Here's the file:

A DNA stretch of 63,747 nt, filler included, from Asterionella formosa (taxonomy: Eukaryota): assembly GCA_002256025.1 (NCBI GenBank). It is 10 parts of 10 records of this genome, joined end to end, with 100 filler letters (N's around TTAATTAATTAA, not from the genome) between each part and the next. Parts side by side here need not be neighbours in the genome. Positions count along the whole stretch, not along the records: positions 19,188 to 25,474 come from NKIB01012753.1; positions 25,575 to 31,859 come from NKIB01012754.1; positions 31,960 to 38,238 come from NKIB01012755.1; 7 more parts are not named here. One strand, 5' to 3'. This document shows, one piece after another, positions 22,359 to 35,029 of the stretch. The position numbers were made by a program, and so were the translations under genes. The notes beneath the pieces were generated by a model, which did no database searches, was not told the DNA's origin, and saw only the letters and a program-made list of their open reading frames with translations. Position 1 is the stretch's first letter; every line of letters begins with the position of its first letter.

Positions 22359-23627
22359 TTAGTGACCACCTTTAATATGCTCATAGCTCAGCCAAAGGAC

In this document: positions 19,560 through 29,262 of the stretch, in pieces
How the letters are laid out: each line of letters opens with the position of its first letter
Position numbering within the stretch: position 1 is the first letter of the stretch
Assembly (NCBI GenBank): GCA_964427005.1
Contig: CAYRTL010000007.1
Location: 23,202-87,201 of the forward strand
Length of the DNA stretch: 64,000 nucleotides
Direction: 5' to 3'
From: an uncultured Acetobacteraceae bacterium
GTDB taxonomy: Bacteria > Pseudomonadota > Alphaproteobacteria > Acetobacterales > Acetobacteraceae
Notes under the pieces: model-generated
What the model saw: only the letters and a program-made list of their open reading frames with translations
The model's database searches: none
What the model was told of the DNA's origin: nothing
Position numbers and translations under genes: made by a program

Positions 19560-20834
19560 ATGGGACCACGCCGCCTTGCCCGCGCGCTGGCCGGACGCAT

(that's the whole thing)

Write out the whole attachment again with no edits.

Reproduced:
A DNA stretch of 63,747 nt, filler included, from Asterionella formosa (taxonomy: Eukaryota): assembly GCA_002256025.1 (NCBI GenBank). It is 10 parts of 10 records of this genome, joined end to end, with 100 filler letters (N's around TTAATTAATTAA, not from the genome) between each part and the next. Parts side by side here need not be neighbours in the genome. Positions count along the whole stretch, not along the records: positions 19,188 to 25,474 come from NKIB01012753.1; positions 25,575 to 31,859 come from NKIB01012754.1; positions 31,960 to 38,238 come from NKIB01012755.1; 7 more parts are not named here. One strand, 5' to 3'. This document shows, one piece after another, positions 22,359 to 35,029 of the stretch. The position numbers were made by a program, and so were the translations under genes. The notes beneath the pieces were generated by a model, which did no database searches, was not told the DNA's origin, and saw only the letters and a program-made list of their open reading frames with translations. Position 1 is the stretch's first letter; every line of letters begins with the position of its first letter.

Positions 22359-23627
22359 TTAGTGACCACCTTTAATATGCTCATAGCTCAGCCAAAGGAC

In this document: positions 19,560 through 29,262 of the stretch, in pieces
How the letters are laid out: each line of letters opens with the position of its first letter
Position numbering within the stretch: position 1 is the first letter of the stretch
Assembly (NCBI GenBank): GCA_964427005.1
Contig: CAYRTL010000007.1
Location: 23,202-87,201 of the forward strand
Length of the DNA stretch: 64,000 nucleotides
Direction: 5' to 3'
From: an uncultured Acetobacteraceae bacterium
GTDB taxonomy: Bacteria > Pseudomonadota > Alphaproteobacteria > Acetobacterales > Acetobacteraceae
Notes under the pieces: model-generated
What the model saw: only the letters and a program-made list of their open reading frames with translations
The model's database searches: none
What the model was told of the DNA's origin: nothing
Position numbers and translations under genes: made by a program

Positions 19560-20834
19560 ATGGGACCACGCCGCCTTGCCCGCGCGCTGGCCGGACGCAT